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Photo - Mike Harrington/

Fresh strawberries for dessert, or jam-making on the weekend? These are the tough choices facing the home strawberry grower.

Every October we harvests a kilo every second day from the family strawberry patch, this is how it's done.


Strawberries need sun, good drainage and plenty of organic matter. In winter protect plants in very cold areas with a covering of straw. We’ve experimented with strawberries in pots, raised timber sleeper beds and water tank garden beds. The latter technique was most successful, primarily because it was easiest to protect the fruit from lizards and birds. Strawberries can also be grown in foam vegetable packing boxes. Put eight drainage holes in the bottom of the box then fill with a premium potting mix. You can also develop a strawberry patch in open ground, but don’t plant them where tomatoes, eggplants, potatoes or raspberries have been growing during the last five years, as the pathogen verticillium can debilitate them.



Generously add blood and bone and cow manure to the soil before planting. Plant new plants during winter or spring, or plant from runners in autumn. The crown of each plant, which is the swollen stem base, must be left at the surface of the soil and not buried too deep. Plant 30cm apart.



Grow a large range of strawberries to ensure a picking season from October to May. If you're starting from scratch, buy seed or certified disease-free stock. We started with the Digger’s Strawberry Japanese Collection, which comprised 10 ‘Kunawase’ and 10 ‘Hokowase’. We also included ‘Chandler’ and ‘Cambridge Rival’, plus a few ‘Temptation’ and ‘Alinta’ which crop into winter.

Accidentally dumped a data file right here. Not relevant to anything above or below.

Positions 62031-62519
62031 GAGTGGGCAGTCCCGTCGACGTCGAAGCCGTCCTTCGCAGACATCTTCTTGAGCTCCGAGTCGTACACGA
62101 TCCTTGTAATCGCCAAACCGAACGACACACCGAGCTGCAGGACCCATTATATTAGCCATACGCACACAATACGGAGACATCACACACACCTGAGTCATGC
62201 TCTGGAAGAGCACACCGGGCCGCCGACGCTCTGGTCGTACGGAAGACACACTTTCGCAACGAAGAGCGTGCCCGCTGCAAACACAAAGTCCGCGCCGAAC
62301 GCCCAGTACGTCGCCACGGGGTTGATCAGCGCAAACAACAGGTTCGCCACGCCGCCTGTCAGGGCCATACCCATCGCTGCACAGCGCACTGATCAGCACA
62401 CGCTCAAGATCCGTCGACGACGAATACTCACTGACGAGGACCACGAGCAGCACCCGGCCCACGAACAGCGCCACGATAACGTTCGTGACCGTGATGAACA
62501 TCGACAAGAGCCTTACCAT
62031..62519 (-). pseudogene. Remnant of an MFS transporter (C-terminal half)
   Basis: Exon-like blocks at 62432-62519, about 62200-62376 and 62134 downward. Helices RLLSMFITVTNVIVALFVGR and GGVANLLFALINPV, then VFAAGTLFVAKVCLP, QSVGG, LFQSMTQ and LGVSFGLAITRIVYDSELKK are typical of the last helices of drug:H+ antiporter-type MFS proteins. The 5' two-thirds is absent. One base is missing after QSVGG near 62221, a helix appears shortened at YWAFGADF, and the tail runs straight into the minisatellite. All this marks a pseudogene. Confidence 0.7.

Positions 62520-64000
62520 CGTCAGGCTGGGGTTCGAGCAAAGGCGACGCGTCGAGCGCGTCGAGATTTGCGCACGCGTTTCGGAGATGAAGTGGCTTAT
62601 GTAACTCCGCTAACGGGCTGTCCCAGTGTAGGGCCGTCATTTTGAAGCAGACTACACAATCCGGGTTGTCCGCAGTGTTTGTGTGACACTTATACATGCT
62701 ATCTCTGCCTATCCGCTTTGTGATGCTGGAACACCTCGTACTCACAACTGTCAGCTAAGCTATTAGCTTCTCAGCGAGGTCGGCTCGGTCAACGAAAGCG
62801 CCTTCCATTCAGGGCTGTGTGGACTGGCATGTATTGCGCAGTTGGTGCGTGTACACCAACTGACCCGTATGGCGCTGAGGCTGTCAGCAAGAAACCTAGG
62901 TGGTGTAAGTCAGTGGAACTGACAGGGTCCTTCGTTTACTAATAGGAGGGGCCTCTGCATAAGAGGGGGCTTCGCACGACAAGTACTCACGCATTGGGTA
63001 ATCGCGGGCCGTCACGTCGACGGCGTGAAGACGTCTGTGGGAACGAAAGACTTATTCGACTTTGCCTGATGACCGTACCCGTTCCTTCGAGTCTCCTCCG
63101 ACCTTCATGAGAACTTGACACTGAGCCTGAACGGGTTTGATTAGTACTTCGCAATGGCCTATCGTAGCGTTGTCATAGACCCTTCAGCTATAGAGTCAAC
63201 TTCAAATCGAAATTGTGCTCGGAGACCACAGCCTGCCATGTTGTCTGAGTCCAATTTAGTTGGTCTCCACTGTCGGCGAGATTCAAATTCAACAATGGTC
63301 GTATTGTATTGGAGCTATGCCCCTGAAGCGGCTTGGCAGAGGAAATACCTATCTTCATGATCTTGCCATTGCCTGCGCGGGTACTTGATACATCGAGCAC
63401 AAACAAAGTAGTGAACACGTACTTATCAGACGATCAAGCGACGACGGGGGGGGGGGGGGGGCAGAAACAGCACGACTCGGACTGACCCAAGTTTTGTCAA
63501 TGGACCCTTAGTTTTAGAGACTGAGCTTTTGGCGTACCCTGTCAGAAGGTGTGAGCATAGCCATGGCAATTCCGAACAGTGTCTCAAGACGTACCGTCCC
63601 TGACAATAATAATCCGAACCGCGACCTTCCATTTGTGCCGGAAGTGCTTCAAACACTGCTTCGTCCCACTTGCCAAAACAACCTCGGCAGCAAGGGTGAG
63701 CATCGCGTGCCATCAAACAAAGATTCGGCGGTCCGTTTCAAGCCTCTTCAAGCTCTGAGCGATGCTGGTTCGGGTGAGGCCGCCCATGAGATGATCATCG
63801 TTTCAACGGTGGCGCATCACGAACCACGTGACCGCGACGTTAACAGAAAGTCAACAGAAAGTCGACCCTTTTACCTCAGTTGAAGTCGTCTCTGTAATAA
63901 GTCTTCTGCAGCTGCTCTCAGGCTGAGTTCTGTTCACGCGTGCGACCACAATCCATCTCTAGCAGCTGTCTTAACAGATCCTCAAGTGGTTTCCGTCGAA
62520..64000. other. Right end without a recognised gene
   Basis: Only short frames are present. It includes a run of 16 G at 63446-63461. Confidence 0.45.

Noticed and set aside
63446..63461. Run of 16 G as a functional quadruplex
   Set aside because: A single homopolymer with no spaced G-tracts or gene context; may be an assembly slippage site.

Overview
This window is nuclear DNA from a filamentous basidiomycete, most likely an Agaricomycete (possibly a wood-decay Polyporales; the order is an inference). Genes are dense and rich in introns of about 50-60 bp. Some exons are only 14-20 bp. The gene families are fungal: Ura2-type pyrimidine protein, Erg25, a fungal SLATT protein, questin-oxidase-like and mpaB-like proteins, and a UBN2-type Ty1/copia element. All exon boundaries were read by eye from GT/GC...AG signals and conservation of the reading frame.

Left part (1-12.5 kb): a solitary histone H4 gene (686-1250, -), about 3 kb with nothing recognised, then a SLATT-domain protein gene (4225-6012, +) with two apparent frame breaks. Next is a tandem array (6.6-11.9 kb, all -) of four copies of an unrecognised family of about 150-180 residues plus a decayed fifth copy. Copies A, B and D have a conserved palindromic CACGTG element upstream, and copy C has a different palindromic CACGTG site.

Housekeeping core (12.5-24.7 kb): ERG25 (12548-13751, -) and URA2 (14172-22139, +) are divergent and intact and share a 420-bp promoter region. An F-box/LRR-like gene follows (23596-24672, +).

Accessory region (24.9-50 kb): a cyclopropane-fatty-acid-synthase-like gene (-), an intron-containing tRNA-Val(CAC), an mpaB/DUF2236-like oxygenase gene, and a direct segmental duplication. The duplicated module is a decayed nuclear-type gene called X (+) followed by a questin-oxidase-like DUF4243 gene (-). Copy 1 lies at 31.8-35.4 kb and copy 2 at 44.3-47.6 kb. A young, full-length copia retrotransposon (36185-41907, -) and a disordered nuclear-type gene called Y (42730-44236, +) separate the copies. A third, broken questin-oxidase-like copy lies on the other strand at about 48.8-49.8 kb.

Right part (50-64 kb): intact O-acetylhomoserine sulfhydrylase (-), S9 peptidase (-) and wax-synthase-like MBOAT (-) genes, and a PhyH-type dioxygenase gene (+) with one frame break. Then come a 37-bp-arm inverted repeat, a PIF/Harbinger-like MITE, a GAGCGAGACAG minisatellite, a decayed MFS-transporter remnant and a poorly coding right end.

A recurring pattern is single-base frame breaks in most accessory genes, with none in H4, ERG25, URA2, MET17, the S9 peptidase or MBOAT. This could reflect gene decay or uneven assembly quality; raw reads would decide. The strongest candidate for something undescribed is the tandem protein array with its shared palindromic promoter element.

You cannot over feed strawberries! We alternate weekly foliar and ground seaweed spray, with homemade comfrey tea. You could also use a fruit fertiliser high in potassium. Strawberries have shallow roots and are prone to drying out so ensure regular watering. Weed control is vital through the growing season.

Over summer the strawberry plants send out runners from the original or mother plant. These modified shoots can be used to propagate new plants. If you don’t need new plants, cut the runners off. After fruiting has finished, tidy up the bushes by giving them a hard prune down to 10cm. After four years, mother plants become underproductive and can be pulled out and replaced with one of the runners.



Estimate a yield of about 5kg of fruit from just 10 plants. Pick the berries at about three-quarters red using scissors to snip off the fruit so that it isn’t bruised. Keep a look out as it ripens quickly.


Trouble shooting

Powdery mildew, a fungus that causes a whitish-grey powder on the leaves, can affect strawberries. Treat plants with fungicide or regularly apply a milk spray (one part milk to nine parts water). Full sun and good air circulation reduces the risk. Also remove all dead leaves and keep the soil mulched. If you notice aphids, control with soapy water or pyrethrum spray immediately because aphids can transmit viruses. Birds are also a problem, but as the strawberries only grow 30cm high, the garden bed can easily be covered with bird netting strung over wire arches.

Where to buy

Popular varieties are stocked by local nurseries. Diggers has two separate collections. 


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Author: Linda Ross